© Cape Breton Post - TC Media
Cape Breton Regional Police locked down the Mayflower Mall in Sydney April 22
A 35-year-old Sydney man who prompted a two-hour lockdown of the largest mall in eastern Nova Scotia and later created some tense moments in downtown Sydney by waving and pointing a handgun has been sentenced.
Jonathan James Linders, of no fixed address, is to serve a four-month provincial jail sentence followed by a one-year probation period. He is also banned from possessing firearms for 10 years and a lifetime ban from prohibited weapons.
He was given the sentence after pleading guilty to two counts of breaching court orders and a single count of possession of a weapon dangerous to public peace, a BB handgun.
Linders came to the attention of Cape Breton Regional Police on April 22 when they received several calls from individuals reporting a man with a gun outside the Mayflower Mall.
Prosecutor Shane Russell told the court witnesses reported seeing Linders digging in a snowbank at the back of the mall and pulling out what appeared to be a handgun and placing in the waistband of his pants.
Russell said Linders never entered the mall but left the area and surfaced a short time later in downtown Sydney.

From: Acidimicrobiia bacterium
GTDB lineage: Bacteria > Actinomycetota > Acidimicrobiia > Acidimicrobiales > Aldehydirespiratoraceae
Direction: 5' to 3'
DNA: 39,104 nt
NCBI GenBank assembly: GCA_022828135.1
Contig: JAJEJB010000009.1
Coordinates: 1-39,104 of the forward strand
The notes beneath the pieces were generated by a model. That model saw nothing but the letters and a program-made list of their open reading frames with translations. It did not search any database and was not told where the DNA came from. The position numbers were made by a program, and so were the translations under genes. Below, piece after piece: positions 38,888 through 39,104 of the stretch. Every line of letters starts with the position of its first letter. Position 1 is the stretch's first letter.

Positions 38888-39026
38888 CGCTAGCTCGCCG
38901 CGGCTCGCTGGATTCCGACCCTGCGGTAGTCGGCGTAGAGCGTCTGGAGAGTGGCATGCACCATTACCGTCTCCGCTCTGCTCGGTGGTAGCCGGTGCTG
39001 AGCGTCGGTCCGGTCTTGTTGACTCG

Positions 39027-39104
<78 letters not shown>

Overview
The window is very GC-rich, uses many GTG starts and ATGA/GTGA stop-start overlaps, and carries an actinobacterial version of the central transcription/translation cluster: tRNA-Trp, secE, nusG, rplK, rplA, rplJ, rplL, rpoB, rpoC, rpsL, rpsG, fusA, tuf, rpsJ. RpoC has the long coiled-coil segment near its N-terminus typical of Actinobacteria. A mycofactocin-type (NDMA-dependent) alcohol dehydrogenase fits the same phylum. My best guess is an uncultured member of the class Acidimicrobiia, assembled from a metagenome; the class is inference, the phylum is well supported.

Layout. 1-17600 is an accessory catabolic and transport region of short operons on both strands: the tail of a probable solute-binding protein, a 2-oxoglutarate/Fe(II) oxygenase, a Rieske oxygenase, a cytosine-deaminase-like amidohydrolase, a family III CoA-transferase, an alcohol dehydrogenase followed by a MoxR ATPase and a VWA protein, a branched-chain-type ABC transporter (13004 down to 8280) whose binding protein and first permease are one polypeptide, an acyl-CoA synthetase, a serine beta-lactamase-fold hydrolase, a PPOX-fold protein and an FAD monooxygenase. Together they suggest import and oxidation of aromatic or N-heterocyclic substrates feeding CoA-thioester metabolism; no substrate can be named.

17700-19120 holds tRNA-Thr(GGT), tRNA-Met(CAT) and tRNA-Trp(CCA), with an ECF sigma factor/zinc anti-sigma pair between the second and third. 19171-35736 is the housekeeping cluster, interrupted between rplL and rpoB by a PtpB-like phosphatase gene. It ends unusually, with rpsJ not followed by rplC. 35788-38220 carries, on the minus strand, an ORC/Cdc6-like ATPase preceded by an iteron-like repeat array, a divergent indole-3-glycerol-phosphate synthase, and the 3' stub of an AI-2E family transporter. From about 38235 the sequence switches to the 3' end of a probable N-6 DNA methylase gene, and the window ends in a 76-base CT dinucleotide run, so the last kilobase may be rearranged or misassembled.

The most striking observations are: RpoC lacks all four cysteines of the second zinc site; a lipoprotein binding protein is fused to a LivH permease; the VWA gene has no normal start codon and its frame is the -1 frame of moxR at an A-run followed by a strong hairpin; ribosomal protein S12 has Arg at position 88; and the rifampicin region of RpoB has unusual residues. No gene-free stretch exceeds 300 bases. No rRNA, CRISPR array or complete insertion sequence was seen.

While Linders was on his way downtown, police had converged on the mall searching for their suspect. The mall, which hadn't opened for the day, remained closed for about two hours while police searched the area.
Police were then directed to downtown after calls were received about a man with a gun in front of the TD bank on Charlotte Street.
Witnesses told police the man was waving a gun in the air and then pointing it in different directions. He made no threats to anyone.
In arriving on scene, police issued a demand to the suspect to drop the weapon and get on the ground to which he complied.
The weapon turned out to be a BB gun and whether Linders himself placed the gun in the snowbank or whether he found it by accident is unknown, said Russell.
The sentence imposed by provincial court Judge Peter Ross was a joint recommendation by Russell and defence lawyer Matt MacNeil.
"This was just more than a stupid mistake," said Russell, adding if officers on scene had not taken such calm approach in arresting Linders, there could have been a vastly different outcome.
In passing sentence, Ross said he wasn't sure if there was an actual offence committed at the mall but the scene downtown was a different story.
"You put yourself and others at a very high risk," said the judge.